There was a wide gap between the two but we had no choice but to work together, because in a moment Iraqis didn't choose, America and a group of Iraqi ex-pat leaders were suddenly replacing a regime that controlled everything for too long.
Iraqis were confused and vulnerable and there were too many differences to cope with but we were there and there was nothing we could do about it and we had to prepare ourselves for many transitional stages that some Iraqis thought were improvised and arbitrary while others thought were planned long time ago.
The question keeps ringing…
Was it the right decision to remove Saddam?
I say yes, and that's what most Iraqis said and still say even if they became divided over what happened later…the truth is that virtually no one wants Saddam back.
I will just ignore the weepers, whiners, teenagers and half educated naïve people and their silly rallies as I don't want to waste time on people who can do nothing but blindly oppose everything without thinking.
I will ignore them and focus on the more important goals we want to reach here…
Life stopped and time stopped when Saddam ruled Iraq, actually that totalitarian regime was moving backwards and dragging us with it and nothing could stop the deterioration that began the moment Saddam came to power.
We had to accept the change and live with all that would come along with it whether good or bad.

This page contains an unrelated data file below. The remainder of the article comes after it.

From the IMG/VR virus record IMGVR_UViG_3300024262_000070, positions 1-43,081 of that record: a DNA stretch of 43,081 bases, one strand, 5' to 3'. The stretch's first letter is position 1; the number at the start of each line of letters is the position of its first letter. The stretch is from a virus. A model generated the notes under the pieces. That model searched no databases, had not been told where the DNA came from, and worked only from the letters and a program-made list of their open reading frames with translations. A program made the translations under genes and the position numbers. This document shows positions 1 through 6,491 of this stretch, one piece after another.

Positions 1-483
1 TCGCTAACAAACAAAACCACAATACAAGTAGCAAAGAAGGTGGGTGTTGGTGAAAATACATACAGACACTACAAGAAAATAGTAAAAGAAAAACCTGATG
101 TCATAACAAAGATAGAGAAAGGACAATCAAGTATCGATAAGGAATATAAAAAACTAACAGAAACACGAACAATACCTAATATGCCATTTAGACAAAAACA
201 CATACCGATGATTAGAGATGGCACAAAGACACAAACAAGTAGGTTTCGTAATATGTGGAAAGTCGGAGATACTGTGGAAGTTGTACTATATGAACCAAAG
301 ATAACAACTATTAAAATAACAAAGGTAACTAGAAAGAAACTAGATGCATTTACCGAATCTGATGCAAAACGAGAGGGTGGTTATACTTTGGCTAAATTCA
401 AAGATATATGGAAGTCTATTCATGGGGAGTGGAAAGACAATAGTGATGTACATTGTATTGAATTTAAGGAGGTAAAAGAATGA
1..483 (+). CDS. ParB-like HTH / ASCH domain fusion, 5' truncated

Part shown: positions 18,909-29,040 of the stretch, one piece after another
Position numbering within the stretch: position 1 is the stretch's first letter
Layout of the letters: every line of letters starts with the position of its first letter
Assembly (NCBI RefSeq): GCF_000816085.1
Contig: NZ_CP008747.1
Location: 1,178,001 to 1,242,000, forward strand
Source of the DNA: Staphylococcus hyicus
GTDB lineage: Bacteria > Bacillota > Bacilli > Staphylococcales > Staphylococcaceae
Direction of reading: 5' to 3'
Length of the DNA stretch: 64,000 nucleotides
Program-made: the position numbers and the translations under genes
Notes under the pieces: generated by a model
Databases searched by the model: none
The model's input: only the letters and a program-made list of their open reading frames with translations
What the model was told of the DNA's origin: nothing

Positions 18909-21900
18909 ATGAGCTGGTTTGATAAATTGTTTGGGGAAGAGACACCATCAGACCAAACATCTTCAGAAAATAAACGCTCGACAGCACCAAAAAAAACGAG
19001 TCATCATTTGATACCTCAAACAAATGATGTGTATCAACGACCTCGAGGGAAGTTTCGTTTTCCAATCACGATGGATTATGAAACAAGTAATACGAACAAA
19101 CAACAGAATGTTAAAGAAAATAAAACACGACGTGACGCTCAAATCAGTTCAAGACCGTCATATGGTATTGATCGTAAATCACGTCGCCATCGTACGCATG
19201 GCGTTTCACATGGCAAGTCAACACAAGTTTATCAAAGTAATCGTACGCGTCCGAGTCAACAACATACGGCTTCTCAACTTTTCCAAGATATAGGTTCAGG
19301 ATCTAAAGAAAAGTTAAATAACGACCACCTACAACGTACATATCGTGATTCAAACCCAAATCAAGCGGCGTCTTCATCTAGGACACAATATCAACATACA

The democracy we're practicing today in Iraq is the exact opposite of what we had for decades and until three years ago. This democracy carries the essence of life, the differences, the dynamics and yes, the failures but also the seed of a better future.
Before the liberation we were suffering and we had no hope, now we are also suffering but we have hope and I see this hope even in the words of those that are cynical about the outcome of the political process; who say they hope things will be better in four years or eight years…
When Saddam was here we didn't have any hope and we could expect nothing good from a dead regime that cared only about its absolute existence.
Yes. We are facing enormous and dangerous challenges and this is not unexpected because the old will not easily step down and accept the loss; the old will fight back fiercely and the old here is not only Saddam and the Ba'ath, the old can be found among many of our current leaders and the mentality they carry that belong to the same generation that bred Saddam but I believe they will melt away as well because no one can go against the direction of time and the clock cannot be forced backwards.
The green bud looks weak and is buried in the dirt and surrounded by a tough shell but it will break through this covering, pierce the dirt and stand on its feet to announce a new era.
We will not be defeated and orphans of the dark past will get what they deserve and our sacrifices and the sacrifices of those who stand with us shall not go in vain, our sacrifices will pave an easier road for those want to follow us when they decide it's time for them to change.
And yes…Iraq will be the model.